Claire McCaskill's bid for the U.S. Senate made well-deserved headlines in 2006. Armed with high-profile endorsements, she challenged a well-known incumbent in one of the most politically purple states in the country.
McCaskill won, and has spent six years as a loyal foot soldier in the thinning and threatened ranks of the Democratic Party in the U.S. Senate. Now she is facing a tough re-election bid, but the senator remains confident.
"You've got a lot of people that anonymously want to hide behind these [PACs] and distort my record," McCaskill said in an interview with RTTNews. "But I'm confident that once we get on the air and we begin telling our story, we'll show the contrast. Missourians haven't seen the contrast yet. So when we can, we'll be fine."
The Democrats now hold a majority of only 53 seats but is seeing 23 of them up for re-election. According to recent polling averages compiled by RealClearPolitics, McCaskill is down 5 percent in her re-election bid - 47-42 percent, as measured in the middle of last month.
A former prosecutor who won election to the Missouri State House and later as state auditor, McCaskill ran an unsuccessful bid for the state's governorship in 2004. But she won the state's U.S. Senate seat in 2006, albeit by the narrowest of margins - winning just 49.6 percent to unseat Republican incumbent Jim Talent.
During the campaign, she was famously endorsed by actor Michael J. Fox. Fox was accused by conservative commentator Rush Limbaugh of "faking" his Parkinson's Disease during TV commercials for McCaskill - a move that helped bring national attention to the race.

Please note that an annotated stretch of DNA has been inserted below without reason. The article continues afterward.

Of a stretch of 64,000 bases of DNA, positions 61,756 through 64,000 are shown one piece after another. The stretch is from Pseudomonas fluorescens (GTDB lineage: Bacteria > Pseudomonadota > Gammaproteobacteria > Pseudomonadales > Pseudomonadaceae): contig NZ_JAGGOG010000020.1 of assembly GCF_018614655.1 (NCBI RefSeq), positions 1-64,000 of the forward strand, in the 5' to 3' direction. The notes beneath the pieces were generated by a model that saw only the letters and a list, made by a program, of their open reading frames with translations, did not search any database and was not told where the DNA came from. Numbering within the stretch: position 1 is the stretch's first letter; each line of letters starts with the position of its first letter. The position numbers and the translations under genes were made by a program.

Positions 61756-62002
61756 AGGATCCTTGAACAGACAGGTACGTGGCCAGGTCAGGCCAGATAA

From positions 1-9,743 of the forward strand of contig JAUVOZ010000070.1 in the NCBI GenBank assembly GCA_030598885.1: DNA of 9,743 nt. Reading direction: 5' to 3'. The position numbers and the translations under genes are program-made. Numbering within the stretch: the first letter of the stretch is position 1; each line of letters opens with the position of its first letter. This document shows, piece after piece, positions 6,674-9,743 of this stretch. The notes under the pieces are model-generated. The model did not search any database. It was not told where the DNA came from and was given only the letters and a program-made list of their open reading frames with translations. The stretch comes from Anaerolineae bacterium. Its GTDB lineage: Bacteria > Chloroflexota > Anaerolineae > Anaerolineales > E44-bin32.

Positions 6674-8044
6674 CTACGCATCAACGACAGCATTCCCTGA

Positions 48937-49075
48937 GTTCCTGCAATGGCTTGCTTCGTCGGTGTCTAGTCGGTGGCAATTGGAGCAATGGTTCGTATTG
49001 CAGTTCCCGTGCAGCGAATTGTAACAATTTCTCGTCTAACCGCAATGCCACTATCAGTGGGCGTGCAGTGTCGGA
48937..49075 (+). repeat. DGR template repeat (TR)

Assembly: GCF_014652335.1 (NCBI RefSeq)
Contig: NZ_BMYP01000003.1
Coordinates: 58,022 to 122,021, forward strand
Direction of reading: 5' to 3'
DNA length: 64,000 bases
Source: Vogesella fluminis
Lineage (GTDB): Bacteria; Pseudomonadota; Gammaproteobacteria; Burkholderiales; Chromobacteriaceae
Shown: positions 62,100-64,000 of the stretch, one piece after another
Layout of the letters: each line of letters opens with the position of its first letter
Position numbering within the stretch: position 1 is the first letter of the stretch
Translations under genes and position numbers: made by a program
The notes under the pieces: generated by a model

Such controversies have put McCaskill in a bright spotlight in Congress, where she has voted with Democratic priorities 86 percent of the time, according to a Washington Post voter database.
McCaskill's main opponent is Sarah Steelman, a former state treasurer who now has a small lead in the polls. Steelman only has about $600,000 in her campaign bank account, however.
Meanwhile, the incumbent has $4.8 million for her campaign, according to official documents in the most recent filing period which ended Dec. 31, 2010. There are four Republican challengers: U.S. Rep. Todd Akin, businessmen Mark Brunner and Mark Memoly, and former state Sen. Sarah Steelman. So far, Steelman has compiled the highest polling ratings, followed by Akin and Brunner.
Like most candidates in this year's elections, McCaskill is focused on the economy and the budget, saying she wants to bring down the country's deficit while still providing valuable services to Americans who need them.
"The Republicans' idea of bringing our budget under control is cutting one-third of all the money we spend on Pell Grants, college education and veterans' benefits, while they give another six-figure tax break to millionaires," she told RTTNews. "That's not the way to move forward. I want to bring down the debt, but I want to do it in a way that's more fair and balanced than that."
by RTT Staff Writer
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